In the prequel to this article, I wrote about Travis d’Arnaud’s demotion from the New York Mets to the Las Vegas 51s. He had been hitting like a butterfly in the majors, while Taylor Teagarden had been mashing the ball in the minors. I speculated that what happens in Vegas stays in Vegas, but then Taylor Teagarden made me look foolish by poking an opposite field grand slam in his first start with the Mets.
d’Arnaud went on to murder the ball in Las Vegas, hitting 6 home runs, 8 doubles, and 10 singles in just 59 plate appearances. That’s 24 hits in 15 games. To put that in perspective, d’Arnaud has 24 hits in 40 games with the Mets this season. And he hit with much more power in Vegas than he’s shown at the major league level. Much more power. All told, his stint in the minors produced a ridiculous 1.384 OPS.
So Teagarden mashed in Vegas, then hit a home run in his first game in New York. Travis d’Arnaud mashed in Vegas, then returned to the majors last night, and guess what? He hit a home run! This wasn’t a little opposite-field poke like Teagarden’s home run. This ball was pulled and crushed. So maybe what happens in Vegas doesn’t stay in Vegas after all. Maybe these guys stop off at the airport gift shop and grab a bag of that dry Vegas air to take with them. Then again, maybe not.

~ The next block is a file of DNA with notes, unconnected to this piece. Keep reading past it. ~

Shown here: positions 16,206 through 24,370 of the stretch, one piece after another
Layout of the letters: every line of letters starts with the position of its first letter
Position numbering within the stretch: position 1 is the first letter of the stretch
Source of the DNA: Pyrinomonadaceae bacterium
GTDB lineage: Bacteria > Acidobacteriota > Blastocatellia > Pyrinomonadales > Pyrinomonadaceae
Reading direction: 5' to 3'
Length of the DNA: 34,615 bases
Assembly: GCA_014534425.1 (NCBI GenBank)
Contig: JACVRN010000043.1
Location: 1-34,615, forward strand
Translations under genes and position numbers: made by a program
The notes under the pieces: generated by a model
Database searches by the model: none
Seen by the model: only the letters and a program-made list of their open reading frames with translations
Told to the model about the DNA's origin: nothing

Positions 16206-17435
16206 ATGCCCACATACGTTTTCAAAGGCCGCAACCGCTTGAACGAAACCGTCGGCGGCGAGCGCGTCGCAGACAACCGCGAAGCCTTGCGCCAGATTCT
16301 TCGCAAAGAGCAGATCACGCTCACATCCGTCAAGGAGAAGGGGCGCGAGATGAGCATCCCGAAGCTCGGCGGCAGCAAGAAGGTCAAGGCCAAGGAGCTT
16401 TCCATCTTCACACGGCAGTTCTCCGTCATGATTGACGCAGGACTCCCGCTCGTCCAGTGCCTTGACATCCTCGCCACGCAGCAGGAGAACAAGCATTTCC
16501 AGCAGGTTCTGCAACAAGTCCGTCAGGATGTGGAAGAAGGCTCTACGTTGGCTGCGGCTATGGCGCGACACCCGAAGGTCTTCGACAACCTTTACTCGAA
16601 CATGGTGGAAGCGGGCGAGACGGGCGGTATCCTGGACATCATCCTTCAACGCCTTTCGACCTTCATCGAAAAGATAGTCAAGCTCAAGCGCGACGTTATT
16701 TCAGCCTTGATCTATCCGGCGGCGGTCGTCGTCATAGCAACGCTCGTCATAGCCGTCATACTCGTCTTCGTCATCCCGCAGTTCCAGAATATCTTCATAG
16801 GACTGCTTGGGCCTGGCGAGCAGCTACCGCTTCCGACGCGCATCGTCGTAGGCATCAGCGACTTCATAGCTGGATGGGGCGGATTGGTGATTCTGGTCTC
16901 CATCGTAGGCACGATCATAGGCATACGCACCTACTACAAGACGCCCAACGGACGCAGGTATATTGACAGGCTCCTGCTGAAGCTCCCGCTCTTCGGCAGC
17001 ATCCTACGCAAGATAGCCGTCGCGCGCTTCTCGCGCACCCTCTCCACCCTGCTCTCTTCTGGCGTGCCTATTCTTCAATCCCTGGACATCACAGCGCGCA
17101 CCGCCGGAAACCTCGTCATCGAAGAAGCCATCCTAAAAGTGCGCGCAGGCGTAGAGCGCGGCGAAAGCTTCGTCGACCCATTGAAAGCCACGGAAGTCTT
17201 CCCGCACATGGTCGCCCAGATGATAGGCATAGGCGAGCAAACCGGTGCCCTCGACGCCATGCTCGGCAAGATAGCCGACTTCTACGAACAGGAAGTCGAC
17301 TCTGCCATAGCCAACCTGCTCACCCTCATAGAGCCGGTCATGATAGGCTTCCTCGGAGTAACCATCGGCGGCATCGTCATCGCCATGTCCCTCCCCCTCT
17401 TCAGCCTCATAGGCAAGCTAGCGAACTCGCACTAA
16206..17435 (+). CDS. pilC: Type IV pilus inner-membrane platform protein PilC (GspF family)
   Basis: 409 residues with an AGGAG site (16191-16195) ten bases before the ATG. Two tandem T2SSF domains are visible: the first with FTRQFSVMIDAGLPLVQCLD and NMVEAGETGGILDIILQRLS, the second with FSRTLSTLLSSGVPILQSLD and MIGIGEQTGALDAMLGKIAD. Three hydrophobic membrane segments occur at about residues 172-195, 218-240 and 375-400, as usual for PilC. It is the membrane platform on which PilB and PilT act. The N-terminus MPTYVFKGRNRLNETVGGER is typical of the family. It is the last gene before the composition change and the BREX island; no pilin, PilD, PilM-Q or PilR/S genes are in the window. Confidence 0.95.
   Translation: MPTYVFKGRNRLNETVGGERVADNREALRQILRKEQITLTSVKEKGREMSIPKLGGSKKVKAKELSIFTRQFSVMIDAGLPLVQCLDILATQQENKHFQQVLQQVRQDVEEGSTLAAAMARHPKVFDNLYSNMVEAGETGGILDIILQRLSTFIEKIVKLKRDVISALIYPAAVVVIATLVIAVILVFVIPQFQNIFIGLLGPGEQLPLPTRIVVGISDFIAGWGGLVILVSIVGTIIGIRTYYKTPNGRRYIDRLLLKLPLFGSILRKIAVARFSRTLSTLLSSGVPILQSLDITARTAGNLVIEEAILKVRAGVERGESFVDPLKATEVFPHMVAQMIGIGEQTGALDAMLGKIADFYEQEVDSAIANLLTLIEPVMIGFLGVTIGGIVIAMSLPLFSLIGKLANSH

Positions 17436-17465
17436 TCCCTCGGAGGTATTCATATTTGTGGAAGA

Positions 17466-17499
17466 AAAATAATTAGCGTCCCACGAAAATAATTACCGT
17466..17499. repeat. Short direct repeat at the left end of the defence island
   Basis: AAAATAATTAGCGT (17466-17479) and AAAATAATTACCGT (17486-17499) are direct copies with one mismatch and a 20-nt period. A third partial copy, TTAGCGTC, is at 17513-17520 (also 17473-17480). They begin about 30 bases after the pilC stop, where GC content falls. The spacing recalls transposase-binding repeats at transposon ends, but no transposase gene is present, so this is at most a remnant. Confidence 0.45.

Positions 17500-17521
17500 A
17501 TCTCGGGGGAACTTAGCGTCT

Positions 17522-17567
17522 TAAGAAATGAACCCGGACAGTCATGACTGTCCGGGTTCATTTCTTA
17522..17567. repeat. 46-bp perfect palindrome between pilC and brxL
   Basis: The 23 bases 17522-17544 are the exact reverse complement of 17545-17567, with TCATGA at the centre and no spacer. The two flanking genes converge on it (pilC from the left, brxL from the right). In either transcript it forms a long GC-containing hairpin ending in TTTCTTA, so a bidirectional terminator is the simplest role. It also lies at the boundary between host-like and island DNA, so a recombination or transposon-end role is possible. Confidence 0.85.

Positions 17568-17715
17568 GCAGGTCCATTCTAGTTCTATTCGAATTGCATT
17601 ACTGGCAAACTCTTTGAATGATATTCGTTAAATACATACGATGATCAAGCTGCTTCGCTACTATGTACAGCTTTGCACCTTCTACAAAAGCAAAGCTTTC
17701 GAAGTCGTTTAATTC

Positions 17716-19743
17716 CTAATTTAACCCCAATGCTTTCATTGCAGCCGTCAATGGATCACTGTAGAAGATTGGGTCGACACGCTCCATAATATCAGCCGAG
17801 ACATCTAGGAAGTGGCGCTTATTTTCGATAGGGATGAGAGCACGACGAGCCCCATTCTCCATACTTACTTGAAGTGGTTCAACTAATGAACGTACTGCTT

After that big moment in his first game with the Mets, Teagarden cooled off. He became more of an iced-Teagarden. Through 9 games and 30 plate appearances, Teagarden posted an OPS of .450. Yes, it’s a hilariously small sample. It’s also a hilariously bad stretch. OPS is on-base percentage plus slugging. d’Arnaud had a higher on-base percentage than Teagarden’s on-base plus slugging. Whatever.
The question we’re naturally left with is, “What does all of this mean?” Well, pretty much nothing. Nothing conclusive, anyway. These guys can hit home runs in Vegas, and they can hit them in New York. But they’re not going to hit as many in New York because the competition is tougher and the stadiums are bigger. There’s really no way to know whether the stint in Vegas “fixed” Travis d’Arnaud, or whether it simply gave him enough confidence to swing the bat well until his next 0-for-10 stretch. Time will tell. Or it won’t.
If d’Arnaud goes on to have a successful major league career, we won’t know whether it’s because he had a stint in Vegas at the right time, despite his stint in Vegas, or whether the whole thing was completely irrelevant. Cause and effect is a tricky thing to suss out. The good news is that it sounds like Travis made some actual adjustments while he was down there.
Per Wally Backman: “[We] moved his back foot closer to the plate. He was having a hard time hitting the pitch away, but now he can cover the whole plate. If it was that simple all the time, it’d be great. That’s one of the things he wasn’t doing in the big leagues. He needed to clear his head a little bit, come down here, have some success and get some confidence built back up.”
Per Travis: “It was all mental. [I’m] just focusing in on every at-bat like it’s my last at-bat. Not thinking about a hundred different things. Just focusing on one thing and keeping a solid approach on each and every pitch. I kind of went away from that [in the majors]. I feel like my concentration is up and I’m able to focus in easier. I feel good. I’m in a good place.”
A week ago, that place was Vegas. Now it’s New York. They’re two places with a lot in common at night, but a lot of differences on the baseball field. Hopefully for the Mets and d’Arnaud, what happened in Vegas stays with Travis.